The connectivity for modern application workloads needs seamless connectivity for virtual machines (VMs) or containers across a multi-layer CLOS network. This requires standards-based Layer 2 or Layer 3 connectivity so that everything is ‘open on wire’ (that is, not subject to proprietary control or data plane protocols) and contributes to minimizing OPEX. EVPN-VxLAN is becoming a building block for service networking. Service network automation also deserves an intent based approach, with ‘abstract’ intent so that operations teams don’t need highly trained and certified personnel to provision a service.
Fabric as code
The positive impact of DevOps on the distributed applications world indicates that applying similar methodologies to networks using NetOps will have a similar impact. A NetOps-friendly approach for small or large-scale data center fabric operations will provide extendable automation platforms.
The fabric operations toolkit must ensure its intent-based automation can be expressed in a declarative form, so that it fits the bigger movement of ‘infrastructure as code’. This is important for solutions spanning on-premises and off-premises hybrid clouds.
Manage risk before applying changes with a ‘digital twin’ of the real network
The ability to make frequent changes to the network configuration while managing the risk of a change is also a key requirement for modern data center fabrics. Vendors develop and test various scenarios in their network labs. However, not every failure scenario can be created or validated. Operations teams can benefit greatly from a ‘digital sandbox’, which creates a digital twin of the real network. This allows operations teams to experiment, test and validate various automation steps and, more importantly, validate failure scenarios and associated closed loop automation without the risk of trying them out on the production network.
Beyond basic telemetry – From raw data to ‘contextual insights’
Automation and observability go together. However, the traditional approach of simply collecting all kinds of data and just pushing ‘big-data’ at operations teams without interpretation makes the operator’s task complex, while providing little useful information. The industry refers to this as ‘telemetry’, but what is needed is not raw data but insights. Extracting and delivering ‘contextual insights’ that enable the operator to understand the root cause of an issue and perform corrective actions is the need of the day.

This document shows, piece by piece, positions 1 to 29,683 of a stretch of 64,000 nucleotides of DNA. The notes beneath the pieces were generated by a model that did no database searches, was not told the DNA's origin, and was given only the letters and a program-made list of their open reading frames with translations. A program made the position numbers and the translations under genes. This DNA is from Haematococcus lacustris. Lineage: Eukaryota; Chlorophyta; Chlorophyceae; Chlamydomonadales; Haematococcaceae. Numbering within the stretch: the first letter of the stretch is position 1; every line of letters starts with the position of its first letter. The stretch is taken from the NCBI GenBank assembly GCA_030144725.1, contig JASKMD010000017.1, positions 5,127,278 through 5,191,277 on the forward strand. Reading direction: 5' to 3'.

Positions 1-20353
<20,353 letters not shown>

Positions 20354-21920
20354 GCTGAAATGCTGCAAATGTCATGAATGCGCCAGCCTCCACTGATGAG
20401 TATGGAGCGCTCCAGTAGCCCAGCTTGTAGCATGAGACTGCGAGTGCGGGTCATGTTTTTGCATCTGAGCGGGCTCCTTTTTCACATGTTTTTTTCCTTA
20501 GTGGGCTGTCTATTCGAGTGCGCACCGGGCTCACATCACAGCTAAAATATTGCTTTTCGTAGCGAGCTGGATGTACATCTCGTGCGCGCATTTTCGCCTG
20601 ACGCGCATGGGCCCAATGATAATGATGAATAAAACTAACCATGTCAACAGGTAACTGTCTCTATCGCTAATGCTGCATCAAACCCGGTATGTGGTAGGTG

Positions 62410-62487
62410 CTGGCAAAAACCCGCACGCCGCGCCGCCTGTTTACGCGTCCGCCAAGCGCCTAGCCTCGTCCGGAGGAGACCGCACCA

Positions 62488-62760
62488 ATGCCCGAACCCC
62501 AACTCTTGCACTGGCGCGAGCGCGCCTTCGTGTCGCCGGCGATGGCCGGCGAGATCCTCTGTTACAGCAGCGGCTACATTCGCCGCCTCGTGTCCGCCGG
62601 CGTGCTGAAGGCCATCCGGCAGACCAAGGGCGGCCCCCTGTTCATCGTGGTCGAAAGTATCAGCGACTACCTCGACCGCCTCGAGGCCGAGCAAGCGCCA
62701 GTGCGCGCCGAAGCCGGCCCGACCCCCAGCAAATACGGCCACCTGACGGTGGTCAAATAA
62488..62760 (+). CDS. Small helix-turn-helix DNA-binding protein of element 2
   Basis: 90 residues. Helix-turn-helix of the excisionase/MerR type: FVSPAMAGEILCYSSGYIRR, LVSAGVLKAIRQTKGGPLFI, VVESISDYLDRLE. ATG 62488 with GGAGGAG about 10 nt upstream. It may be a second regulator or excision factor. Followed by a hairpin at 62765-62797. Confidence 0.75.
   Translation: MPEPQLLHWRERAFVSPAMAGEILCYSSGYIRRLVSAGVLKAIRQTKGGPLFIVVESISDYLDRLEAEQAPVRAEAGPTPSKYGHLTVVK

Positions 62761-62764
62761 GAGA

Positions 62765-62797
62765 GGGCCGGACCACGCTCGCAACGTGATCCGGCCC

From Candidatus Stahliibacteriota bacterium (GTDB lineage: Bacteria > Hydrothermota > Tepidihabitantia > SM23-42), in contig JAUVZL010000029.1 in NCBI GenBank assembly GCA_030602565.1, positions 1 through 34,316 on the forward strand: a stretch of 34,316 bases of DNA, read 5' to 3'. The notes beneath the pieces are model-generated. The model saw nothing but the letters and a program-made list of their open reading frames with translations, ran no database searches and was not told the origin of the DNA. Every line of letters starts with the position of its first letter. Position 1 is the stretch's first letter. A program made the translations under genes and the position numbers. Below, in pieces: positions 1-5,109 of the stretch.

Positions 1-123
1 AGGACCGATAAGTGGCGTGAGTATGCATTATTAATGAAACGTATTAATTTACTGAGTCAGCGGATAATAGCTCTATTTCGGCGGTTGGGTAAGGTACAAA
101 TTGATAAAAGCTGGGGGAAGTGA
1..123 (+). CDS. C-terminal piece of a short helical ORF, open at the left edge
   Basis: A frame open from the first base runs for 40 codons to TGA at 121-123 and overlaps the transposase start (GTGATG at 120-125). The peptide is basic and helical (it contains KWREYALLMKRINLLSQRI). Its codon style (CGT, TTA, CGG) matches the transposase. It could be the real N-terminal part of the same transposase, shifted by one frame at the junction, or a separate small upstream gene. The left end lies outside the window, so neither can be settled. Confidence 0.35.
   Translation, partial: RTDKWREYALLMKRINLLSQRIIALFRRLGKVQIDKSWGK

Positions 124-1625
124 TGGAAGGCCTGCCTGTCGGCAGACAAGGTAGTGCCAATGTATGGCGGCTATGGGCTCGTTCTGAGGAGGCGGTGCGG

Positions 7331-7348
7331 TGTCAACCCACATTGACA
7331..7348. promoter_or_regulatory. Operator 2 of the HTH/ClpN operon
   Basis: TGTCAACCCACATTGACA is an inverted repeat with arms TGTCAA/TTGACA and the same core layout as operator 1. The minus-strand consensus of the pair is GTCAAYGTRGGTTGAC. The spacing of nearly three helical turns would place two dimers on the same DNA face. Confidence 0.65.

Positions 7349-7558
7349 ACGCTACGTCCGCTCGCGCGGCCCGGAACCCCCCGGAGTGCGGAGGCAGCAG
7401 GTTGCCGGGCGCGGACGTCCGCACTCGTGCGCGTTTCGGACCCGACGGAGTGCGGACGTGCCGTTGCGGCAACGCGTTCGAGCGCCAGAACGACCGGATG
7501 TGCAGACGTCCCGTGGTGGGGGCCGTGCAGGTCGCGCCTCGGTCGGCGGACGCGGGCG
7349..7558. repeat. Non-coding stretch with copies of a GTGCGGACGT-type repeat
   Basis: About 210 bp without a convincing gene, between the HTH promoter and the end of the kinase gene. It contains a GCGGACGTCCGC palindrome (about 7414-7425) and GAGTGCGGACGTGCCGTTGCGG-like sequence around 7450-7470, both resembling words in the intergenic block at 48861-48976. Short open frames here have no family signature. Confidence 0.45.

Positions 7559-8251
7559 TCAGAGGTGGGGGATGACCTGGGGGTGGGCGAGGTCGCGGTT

The modern data center operations platform must enable an ‘insight database’ that combines configuration and observability data to present contextual operational insights to the operator in an easy to understand fashion. These operational insights must also enable the operator to perform closed loop automation in a programmable way. As the randomization and complexity of the data collected increases, applying regular business logic will not be sufficient. Instead, advanced machine learning (ML) based baselining and analytics will provide further and deeper insights to a human operator. In this new approach, a ‘software operator’ can enable a ‘human operator’ to perform the advanced operations needed in modern data centers.
Integration with software-defined data centers
Network infrastructure automation also needs to enable ‘invisible networks’ when there is value to integrate into a surrounding ecosystem, such as a software-defined data center (SDDC) platform or a cloud-native 5G stack. Here the network should align with the ecosystem so tightly that it follows the needs of applications and becomes invisible until a problem occurs. The fabric operations platform must adopt a loosely coupled cloud-native approach to enable pluggable ‘integrations’ with SDDC stacks such as VMware or Kubernetes-based stacks.
In summary to enable scalable modern data centers, network automation is an important component which needs to be delivered via abstract intent, combined with innovative network virtualization. It must become invisible in an ecosystem when needed, design network automation for failures, deliver plug-and-play, and most importantly tightly combine observability with automation. Such an approach enables operations teams to deliver much-needed closed loop automation for their data centers.
Nokia Fabric Services System
The building blocks and capabilities introduced in this blog, in particular the ability to make these available in a easy to consume manner, are the driving force for the Nokia Fabric Services System, a declarative, intent-based automation and operations toolkit that delivers agile and scalable network operations for data center and cloud environments.
Watch out for upcoming blogs that dive deeper into the capabilities introduced in this blog.